DeepMind released their AlphaStar paper a few days ago, having reached Grandmaster level at the partial-information real-time strategy game StarCraft II over the summer.
This is very impressive, and yet less impressive than it sounds. I used to watch a lot of StarCraft II (I stopped interacting with Blizzard recently because of how they rolled over for China), and over the summer there were many breakdowns of AlphaStar games once players figured out how to identify the accounts.
The impressive part is getting reinforcement learning to work at all in such a vast state space- that took breakthroughs beyond what was necessary to solve Go and beat Atari games. AlphaStar had to have a rich enough set of potential concepts (in the sense that e.g. a convolutional net ends up having concepts of different textures) that it could learn a concept like "construct building P" or "attack unit Q" or "stay out of the range of unit R" rather than just "select spot S and enter key T". This is new and worth celebrating.
The overhyped part is that AlphaStar doesn't really do the "strategy" part of real-time strategy. Each race has a few solid builds that it executes at GM level, and the unit control is fantastic, but the replays don't look creative or even especially reactive to opponent strategies.
That's because there's no representation of causal thinking - "if I did X then they could do Y, so I'd better do X' instead". Instead there are many agents evolving together, and if there's an agent evolving to try Y then the agents doing X will be replaced with agents that do X'. But to explore as much as humans do of the game tree of viable strategies, this approach could take an amount of computing resources that not even today's DeepMind could afford.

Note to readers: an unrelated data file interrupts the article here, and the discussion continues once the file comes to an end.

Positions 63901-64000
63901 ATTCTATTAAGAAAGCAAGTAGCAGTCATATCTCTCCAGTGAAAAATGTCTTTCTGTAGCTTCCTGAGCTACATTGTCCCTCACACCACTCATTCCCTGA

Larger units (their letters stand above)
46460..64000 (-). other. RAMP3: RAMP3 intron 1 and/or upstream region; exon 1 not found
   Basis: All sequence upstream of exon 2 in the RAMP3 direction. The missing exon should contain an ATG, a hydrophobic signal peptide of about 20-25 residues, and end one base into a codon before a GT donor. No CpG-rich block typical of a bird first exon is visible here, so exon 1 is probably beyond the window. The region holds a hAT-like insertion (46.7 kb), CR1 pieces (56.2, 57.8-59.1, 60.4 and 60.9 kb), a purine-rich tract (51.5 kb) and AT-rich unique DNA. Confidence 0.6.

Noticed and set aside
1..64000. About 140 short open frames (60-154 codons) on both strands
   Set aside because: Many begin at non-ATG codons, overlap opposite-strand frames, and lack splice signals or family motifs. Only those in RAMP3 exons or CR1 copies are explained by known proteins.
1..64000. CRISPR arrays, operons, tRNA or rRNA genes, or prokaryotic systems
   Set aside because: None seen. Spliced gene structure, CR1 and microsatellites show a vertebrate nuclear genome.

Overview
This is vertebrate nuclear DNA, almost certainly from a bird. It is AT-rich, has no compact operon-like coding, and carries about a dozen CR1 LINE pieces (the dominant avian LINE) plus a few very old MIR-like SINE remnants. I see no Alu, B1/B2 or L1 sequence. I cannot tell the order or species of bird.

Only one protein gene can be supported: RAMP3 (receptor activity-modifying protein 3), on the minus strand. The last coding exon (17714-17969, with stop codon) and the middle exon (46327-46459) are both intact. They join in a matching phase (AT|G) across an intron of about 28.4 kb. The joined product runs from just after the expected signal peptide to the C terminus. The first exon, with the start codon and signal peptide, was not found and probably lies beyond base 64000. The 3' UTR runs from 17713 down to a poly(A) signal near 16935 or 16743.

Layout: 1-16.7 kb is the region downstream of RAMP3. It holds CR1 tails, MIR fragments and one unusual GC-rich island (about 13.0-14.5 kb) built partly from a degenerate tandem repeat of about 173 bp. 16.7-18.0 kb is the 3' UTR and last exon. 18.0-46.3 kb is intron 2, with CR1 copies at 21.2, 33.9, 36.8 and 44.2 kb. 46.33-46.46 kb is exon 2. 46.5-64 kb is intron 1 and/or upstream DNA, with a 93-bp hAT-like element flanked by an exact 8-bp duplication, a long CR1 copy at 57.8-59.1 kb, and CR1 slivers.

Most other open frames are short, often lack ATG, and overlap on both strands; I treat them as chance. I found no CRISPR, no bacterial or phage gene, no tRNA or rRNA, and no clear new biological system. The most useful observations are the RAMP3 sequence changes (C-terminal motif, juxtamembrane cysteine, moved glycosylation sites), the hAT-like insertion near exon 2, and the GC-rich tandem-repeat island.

(This lack of causal reasoning especially shows up in building placement, where the consequences of locating any one building here or there are minor, but the consequences of your overall SimCity are major for how your units and your opponents' units would fare if they attacked you. In one comical case, AlphaStar had surrounded the units it was building with its own factories so that they couldn't get out to reach the rest of the map. Rather than lifting the buildings to let the units out, which is possible for Terran, it destroyed one building and then immediately began rebuilding it before it could move the units out!)
This means that, first, AlphaStar just doesn't have a decent response to strategies that it didn't evolve, and secondly, it doesn't do very well at building up a reactive decision tree of strategies (if I scout this, I do that). The latter kind of play is unfortunately very necessary for playing Zerg at a high level, so the internal meta has just collapsed into one where its Zerg agents predictably rush out early attacks that are easy to defend if expected. This has the flow-through effect that its Terran and Protoss are weaker against human Zerg than against other races, because they've never practiced against a solid Zerg that plays for the late game.
The end result cleaned up against weak players, performed well against good players, but practically never took a game against the top few players. I think that DeepMind realized they'd need another breakthrough to do what they did to Go, and decided to throw in the towel while making it look like they were claiming victory. (Key quote: "Prof Silver said the lab 'may rest at this point', rather than try to get AlphaStar to the level of the very elite players.")
Finally, RL practitioners have known that genuine causal reasoning could never be achieved via known RL architectures- you'd only ever get something that could execute the same policy as an agent that had reasoned that way, via a very expensive process of evolving away from dominated strategies at each step down the tree of move and countermove. It's the biggest known unknown on the way to AGI.